“But unfortunately, we no longer hear anything about its operations. Even the designated diagnostic laboratories seem not to be functioning.

“We seem to have abandoned all the precautionary measures of COVID-19; people no longer wear the facemasks – if they see you wearing the facemask, they look at you indifferently.

“And if people are no more observing the precautionary measures given the impression that COVID-19 is gone, then, it will catch-up on us unaware.

“Personally, I never removed my facemask in a gathering; even when they say remove facemasks for group photographs, I don’t remove mine because it doesn’t take more than a second for a person to contract the infection.”

Contributing, another virologist, Dr Everest Okeakpu, identifies “vaccination” as key in efforts to contain the spread of COVID-19 pandemic.

Okeakpu, also the Chief Operating Officer, Biovaccines Nigeria Ltd., decries that many Nigerians particularly those in the informal sector, has not been vaccinated for COVID-19.

According to him, the surge in the reported new cases of COVID-19 does not come as a surprise because the Nigerian society has completely abandoned all the precautionary measures to the disease.

“Vaccination is the first step to preventing the contraction of the infection.

“If you are vaccinated and at least obey the preventive measures – your chances of contracting the COVID-19 infection will be very low,” Okeakpu said.

He emphasises the need for people to always complete the dosage of the vaccine accordingly – first dose, second dose and the booster dose respectively, saying that would make the vaccine more effective.

Prof. Babatunde Salako, Director-General of the Nigerian Institute Of Medical Research ( NIMR), tells NAN that among measures to curtail and stop the spread of COVID-19 is the need for research and development of indigenous solutions.

He emphasises that continuous research on local remedies and surveillance should be of top priority.

“We have done all that should be done; what we need is more campaign against vaccine hesitancy and get more people vaccinated in the country’’.

Salako urges Nigerians to continue observing adhere to all precautionary measures given by the Nigeria Centre for Disease Control (NCDC) to curb the spread of the virus.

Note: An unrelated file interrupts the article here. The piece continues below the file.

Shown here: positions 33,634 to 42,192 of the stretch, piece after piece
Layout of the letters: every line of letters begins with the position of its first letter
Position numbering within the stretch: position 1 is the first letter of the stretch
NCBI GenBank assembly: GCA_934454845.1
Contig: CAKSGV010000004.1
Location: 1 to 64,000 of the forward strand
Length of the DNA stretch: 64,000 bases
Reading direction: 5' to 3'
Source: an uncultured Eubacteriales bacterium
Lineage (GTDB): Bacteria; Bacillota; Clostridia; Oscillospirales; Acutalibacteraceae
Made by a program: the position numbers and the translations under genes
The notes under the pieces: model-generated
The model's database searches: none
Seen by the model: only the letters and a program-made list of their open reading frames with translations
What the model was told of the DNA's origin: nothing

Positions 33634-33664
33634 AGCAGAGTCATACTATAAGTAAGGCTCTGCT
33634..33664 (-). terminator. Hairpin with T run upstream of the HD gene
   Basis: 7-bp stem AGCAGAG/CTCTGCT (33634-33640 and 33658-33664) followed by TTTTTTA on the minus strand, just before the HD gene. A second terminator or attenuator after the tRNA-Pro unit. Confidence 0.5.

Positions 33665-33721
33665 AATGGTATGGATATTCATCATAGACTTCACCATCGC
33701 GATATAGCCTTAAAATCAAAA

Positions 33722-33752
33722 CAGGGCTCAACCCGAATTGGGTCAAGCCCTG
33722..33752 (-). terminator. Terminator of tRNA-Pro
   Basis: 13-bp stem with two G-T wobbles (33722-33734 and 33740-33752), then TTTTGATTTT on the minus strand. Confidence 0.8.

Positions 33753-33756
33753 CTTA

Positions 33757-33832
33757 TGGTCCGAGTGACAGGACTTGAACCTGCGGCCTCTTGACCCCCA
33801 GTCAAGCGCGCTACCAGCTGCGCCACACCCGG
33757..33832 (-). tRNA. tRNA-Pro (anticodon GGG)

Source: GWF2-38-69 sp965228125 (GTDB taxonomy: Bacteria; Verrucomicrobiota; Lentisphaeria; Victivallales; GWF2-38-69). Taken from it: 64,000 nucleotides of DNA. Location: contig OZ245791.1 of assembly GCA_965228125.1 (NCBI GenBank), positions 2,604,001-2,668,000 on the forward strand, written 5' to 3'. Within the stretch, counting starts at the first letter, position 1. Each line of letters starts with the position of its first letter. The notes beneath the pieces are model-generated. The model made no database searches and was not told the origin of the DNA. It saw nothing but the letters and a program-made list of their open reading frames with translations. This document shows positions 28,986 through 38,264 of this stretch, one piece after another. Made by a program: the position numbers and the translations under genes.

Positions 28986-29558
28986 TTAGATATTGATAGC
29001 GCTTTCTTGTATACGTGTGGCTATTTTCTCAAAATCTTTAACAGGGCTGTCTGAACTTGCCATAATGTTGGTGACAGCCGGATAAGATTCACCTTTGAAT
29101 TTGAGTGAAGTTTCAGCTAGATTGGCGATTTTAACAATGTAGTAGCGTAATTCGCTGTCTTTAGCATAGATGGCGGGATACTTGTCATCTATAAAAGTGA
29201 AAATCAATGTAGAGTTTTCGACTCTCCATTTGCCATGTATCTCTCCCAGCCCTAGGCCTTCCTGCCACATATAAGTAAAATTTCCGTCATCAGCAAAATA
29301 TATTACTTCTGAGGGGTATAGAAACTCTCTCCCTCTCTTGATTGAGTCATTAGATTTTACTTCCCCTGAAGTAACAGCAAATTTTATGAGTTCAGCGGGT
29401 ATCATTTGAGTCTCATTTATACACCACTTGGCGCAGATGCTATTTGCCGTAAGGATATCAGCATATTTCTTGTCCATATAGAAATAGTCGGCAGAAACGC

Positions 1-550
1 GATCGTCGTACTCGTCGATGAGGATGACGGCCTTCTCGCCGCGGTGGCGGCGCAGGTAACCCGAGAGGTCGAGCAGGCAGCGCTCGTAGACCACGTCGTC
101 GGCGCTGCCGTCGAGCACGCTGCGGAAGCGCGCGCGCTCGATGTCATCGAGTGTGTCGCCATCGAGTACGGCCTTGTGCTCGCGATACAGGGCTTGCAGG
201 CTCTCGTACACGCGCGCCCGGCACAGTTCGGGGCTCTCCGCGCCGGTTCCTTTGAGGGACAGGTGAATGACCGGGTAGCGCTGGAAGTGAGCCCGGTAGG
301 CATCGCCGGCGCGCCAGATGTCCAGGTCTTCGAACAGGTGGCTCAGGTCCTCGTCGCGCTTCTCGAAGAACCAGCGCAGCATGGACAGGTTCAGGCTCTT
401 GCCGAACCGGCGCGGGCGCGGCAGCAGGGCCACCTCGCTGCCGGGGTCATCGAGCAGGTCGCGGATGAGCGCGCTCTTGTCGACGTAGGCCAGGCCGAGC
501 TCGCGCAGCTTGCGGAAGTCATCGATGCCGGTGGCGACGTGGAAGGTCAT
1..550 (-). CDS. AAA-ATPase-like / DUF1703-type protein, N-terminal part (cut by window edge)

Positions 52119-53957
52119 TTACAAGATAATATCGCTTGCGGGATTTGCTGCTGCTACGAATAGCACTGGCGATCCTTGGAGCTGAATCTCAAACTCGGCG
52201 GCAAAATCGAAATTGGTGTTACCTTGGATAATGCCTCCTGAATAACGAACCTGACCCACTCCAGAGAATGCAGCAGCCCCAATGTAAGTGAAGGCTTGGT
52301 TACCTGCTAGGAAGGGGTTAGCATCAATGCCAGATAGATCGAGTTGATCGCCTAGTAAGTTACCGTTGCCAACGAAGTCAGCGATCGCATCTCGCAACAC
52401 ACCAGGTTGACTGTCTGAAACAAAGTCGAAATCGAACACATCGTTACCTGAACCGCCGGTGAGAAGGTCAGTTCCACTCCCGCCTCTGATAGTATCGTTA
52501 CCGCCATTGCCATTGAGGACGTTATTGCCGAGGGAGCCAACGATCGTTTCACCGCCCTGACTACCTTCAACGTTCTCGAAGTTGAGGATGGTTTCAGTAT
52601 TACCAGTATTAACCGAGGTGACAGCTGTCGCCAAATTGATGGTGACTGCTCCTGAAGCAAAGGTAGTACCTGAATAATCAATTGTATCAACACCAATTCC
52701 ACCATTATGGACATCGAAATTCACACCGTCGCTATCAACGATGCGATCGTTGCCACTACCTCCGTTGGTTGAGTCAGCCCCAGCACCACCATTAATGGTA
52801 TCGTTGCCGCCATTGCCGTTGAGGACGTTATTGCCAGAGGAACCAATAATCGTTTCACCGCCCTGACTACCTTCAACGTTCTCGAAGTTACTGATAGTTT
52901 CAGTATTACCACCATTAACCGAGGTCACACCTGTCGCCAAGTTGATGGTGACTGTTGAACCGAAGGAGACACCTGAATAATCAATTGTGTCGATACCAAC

Also, Prof. James Damen, the National President, Association of Medical Laboratory Scientists of Nigeria (AMLSN), says many Nigerians no longer observe the basic safety precautions given by the NCDC.

“People are no longer observing the basic COVID-19 precautions in place and that is why we are seeing this increase.

“People should stick to these guidelines and the government also should not relent in educating the public on it.’’

Damen notes that some of the molecular laboratories provided by the government in institutions are not functioning well.

”The government has tried to provide molecular laboratories to institutions across the country but some are not functioning well because they are headed by pathologists which is not their area of expertise.

”Laboratories are supposed to be headed by lab scientists and we know laboratory plays key roles in terms of surveillance during pandemic or epidemic.

“We expect the government to do the needful,” he said.

He adds that more funds should be committed to fund research that would reduced the country’s dependence on foreign items.

”I think the government should take the issue of vaccine production , testing tools within the country into consideration because we have the expertise here in the country,” Damen says.

Indeed, the emergence of COVID-19 came with changes that give cause for people to readjust their outlooks and lifestyles to avoid the extreme consequences of the disease.

While the end of the virus still appears uncertain, especially with the dynamics, people have to live their lives.

Hence, in order to live this healthy “COVID-19 Free life” that experts advocate, among other strategies, there is need to develop local remedies, accelerate and scale-up integrated COVID-19 vaccination.

Adherence to the COVID-19 guidelines for their safety as well as increased and sustained sensitisation are also important for a ”COVID-19 f ree” l i fes tyle among residents and people of Nigeria. (NANFeatures)